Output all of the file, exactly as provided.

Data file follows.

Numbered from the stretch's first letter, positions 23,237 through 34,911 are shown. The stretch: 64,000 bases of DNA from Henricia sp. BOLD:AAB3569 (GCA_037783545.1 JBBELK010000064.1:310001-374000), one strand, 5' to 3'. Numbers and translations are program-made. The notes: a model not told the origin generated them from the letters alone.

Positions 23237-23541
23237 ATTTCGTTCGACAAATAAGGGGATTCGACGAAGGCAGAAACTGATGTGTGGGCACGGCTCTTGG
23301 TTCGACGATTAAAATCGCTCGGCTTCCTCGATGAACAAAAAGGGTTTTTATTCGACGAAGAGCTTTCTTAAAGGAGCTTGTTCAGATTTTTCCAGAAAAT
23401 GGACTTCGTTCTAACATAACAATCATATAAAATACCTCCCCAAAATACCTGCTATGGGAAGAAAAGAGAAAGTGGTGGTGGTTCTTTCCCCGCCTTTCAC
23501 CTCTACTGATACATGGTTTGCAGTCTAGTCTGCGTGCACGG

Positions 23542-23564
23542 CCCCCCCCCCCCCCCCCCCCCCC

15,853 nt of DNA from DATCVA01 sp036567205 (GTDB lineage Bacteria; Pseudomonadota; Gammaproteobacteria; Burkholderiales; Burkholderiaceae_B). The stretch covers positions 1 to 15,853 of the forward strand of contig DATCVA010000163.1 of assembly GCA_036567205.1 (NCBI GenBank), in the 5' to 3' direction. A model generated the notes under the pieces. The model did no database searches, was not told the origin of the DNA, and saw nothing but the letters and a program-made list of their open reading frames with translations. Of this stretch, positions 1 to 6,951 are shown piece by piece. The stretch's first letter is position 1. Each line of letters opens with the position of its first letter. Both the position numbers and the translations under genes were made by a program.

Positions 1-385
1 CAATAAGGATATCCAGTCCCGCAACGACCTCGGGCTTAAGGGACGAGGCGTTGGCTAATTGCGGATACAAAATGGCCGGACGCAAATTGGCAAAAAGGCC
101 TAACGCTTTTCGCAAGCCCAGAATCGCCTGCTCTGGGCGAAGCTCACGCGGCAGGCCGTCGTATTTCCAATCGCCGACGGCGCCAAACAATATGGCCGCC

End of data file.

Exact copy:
Numbered from the stretch's first letter, positions 23,237 through 34,911 are shown. The stretch: 64,000 bases of DNA from Henricia sp. BOLD:AAB3569 (GCA_037783545.1 JBBELK010000064.1:310001-374000), one strand, 5' to 3'. Numbers and translations are program-made. The notes: a model not told the origin generated them from the letters alone.

Positions 23237-23541
23237 ATTTCGTTCGACAAATAAGGGGATTCGACGAAGGCAGAAACTGATGTGTGGGCACGGCTCTTGG
23301 TTCGACGATTAAAATCGCTCGGCTTCCTCGATGAACAAAAAGGGTTTTTATTCGACGAAGAGCTTTCTTAAAGGAGCTTGTTCAGATTTTTCCAGAAAAT
23401 GGACTTCGTTCTAACATAACAATCATATAAAATACCTCCCCAAAATACCTGCTATGGGAAGAAAAGAGAAAGTGGTGGTGGTTCTTTCCCCGCCTTTCAC
23501 CTCTACTGATACATGGTTTGCAGTCTAGTCTGCGTGCACGG

Positions 23542-23564
23542 CCCCCCCCCCCCCCCCCCCCCCC

15,853 nt of DNA from DATCVA01 sp036567205 (GTDB lineage Bacteria; Pseudomonadota; Gammaproteobacteria; Burkholderiales; Burkholderiaceae_B). The stretch covers positions 1 to 15,853 of the forward strand of contig DATCVA010000163.1 of assembly GCA_036567205.1 (NCBI GenBank), in the 5' to 3' direction. A model generated the notes under the pieces. The model did no database searches, was not told the origin of the DNA, and saw nothing but the letters and a program-made list of their open reading frames with translations. Of this stretch, positions 1 to 6,951 are shown piece by piece. The stretch's first letter is position 1. Each line of letters opens with the position of its first letter. Both the position numbers and the translations under genes were made by a program.

Positions 1-385
1 CAATAAGGATATCCAGTCCCGCAACGACCTCGGGCTTAAGGGACGAGGCGTTGGCTAATTGCGGATACAAAATGGCCGGACGCAAATTGGCAAAAAGGCC
101 TAACGCTTTTCGCAAGCCCAGAATCGCCTGCTCTGGGCGAAGCTCACGCGGCAGGCCGTCGTATTTCCAATCGCCGACGGCGCCAAACAATATGGCCGCC